As many of you know I’ve been a Google Explorer since December 2013. My original focus was to see how Google Glass could work within the cultural sector.
For months I used projects I was working on to share Glass – to instigate dialogue and consider how people would use Glass should they own a pair. As time went on my focus shifted from the cultural sector in general to, more specifically, accessibility. It became apparent the more I experienced the use of Glass with others just how many of those experiences that Glass provided generated examples of how this new technology could impact on people’s lives for the better.
It was during MuseumNext that my research came full circle back to Glass in museums. There was a lot of discussion on innovation and technology at MuseumNext, but I challenged the discussion by suggesting that the word innovation is being used to loosely and freely, is what many Museums doing innovate? Is an App still ‘innovative work’ just because it’s….an App? This initiated another discussion from a few follow up posts which lead to me mentioning that I’ve had Glass for a while now, making it very public and offering it for research or experimentation to the Museum sector however at that point NO museum had taken me up on the offer.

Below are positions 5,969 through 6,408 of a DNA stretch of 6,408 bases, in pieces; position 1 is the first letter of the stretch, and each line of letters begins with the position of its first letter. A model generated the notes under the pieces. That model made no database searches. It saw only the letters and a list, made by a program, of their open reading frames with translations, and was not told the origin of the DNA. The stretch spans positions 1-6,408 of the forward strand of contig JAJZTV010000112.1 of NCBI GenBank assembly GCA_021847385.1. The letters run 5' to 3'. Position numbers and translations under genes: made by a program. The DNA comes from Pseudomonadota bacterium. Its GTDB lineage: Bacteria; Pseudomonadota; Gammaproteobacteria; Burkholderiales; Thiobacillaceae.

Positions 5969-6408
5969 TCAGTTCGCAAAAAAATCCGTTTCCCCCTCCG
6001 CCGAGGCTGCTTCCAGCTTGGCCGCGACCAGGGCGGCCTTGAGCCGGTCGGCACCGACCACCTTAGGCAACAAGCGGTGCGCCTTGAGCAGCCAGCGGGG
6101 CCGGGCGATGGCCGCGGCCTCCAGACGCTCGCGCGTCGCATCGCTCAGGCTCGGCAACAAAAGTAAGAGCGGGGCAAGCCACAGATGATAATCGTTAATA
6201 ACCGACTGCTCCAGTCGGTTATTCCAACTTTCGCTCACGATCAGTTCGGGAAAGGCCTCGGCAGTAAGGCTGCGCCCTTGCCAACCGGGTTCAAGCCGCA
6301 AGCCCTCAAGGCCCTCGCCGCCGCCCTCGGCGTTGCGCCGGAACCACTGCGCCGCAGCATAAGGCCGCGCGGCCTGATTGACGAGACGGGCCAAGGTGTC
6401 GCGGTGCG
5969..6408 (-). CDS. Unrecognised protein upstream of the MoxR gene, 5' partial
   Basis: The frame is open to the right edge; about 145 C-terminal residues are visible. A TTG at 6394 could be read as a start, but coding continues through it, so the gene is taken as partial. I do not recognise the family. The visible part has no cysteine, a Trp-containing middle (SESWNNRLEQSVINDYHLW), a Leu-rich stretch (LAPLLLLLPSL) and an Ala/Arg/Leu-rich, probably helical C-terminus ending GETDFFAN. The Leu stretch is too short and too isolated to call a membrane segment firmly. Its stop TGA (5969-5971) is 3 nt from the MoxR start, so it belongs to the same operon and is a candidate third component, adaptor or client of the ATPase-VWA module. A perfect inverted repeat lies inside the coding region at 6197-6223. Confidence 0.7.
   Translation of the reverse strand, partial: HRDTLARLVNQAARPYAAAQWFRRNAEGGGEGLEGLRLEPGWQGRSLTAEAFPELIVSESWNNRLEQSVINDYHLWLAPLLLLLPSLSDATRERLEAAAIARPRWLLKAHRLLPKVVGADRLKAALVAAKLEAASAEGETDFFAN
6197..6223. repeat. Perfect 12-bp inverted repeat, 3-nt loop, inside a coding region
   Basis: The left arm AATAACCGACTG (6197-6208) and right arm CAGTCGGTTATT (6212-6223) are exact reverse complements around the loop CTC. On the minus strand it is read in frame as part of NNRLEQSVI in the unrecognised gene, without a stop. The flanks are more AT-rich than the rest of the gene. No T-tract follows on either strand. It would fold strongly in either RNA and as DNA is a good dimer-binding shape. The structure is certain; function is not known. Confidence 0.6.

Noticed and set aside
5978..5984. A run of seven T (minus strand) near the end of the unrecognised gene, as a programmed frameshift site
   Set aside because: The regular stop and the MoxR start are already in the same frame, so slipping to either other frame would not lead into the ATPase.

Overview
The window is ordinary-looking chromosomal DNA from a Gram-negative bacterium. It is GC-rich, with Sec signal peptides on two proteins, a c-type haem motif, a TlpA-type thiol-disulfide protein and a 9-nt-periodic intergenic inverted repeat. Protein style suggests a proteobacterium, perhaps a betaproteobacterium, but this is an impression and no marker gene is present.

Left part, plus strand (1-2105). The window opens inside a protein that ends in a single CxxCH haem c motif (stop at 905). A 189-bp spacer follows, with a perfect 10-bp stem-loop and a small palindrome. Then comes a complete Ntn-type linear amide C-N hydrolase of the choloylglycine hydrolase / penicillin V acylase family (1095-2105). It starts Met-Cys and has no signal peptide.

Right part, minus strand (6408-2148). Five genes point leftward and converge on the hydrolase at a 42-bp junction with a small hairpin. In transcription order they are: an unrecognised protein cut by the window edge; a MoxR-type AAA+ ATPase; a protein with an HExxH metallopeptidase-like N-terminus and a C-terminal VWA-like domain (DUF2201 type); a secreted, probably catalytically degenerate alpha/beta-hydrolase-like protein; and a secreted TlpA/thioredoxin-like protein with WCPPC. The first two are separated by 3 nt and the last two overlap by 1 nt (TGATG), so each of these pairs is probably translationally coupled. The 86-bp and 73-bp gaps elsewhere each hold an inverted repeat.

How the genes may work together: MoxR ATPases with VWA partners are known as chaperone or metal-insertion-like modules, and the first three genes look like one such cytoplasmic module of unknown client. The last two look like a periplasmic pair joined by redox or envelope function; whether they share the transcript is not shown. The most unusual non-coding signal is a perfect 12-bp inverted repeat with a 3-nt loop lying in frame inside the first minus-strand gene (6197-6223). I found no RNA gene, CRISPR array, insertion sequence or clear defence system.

From that initial discussion a few museums contacted me, one of which was Joseph Padfield from the National Gallery. Joseph was interested in Glass and its possibilities within the National Gallery from the museum aspect but also conservation. We decided on a visit the National Gallery and we would run a two-day research project to see if Glass really did have potential there.
Initially we arranged for a brief ‘consultation’. I came in, demonstrated Google Glass and let a few of the staff members have a go, albeit briefly. We covered in this initial meeting;
- What Google Glass looks like
- How it works (physically)
- How to operate it
- Some of examples of accessibility that it could be used with.
The meeting allowed for 3-4 staff try on Google Glass and briefly experiment to ascertain if a two-day research project would be worthwhile.
The answer was yes.
Joseph and I arranged for me to come back on July 14 and 15th. It’s probably true to say that neither Joseph or I had any definitive idea of what or where this project would bring us in terms of assessing Glass in Museums and galleries, but the important point was we were creating a starting point.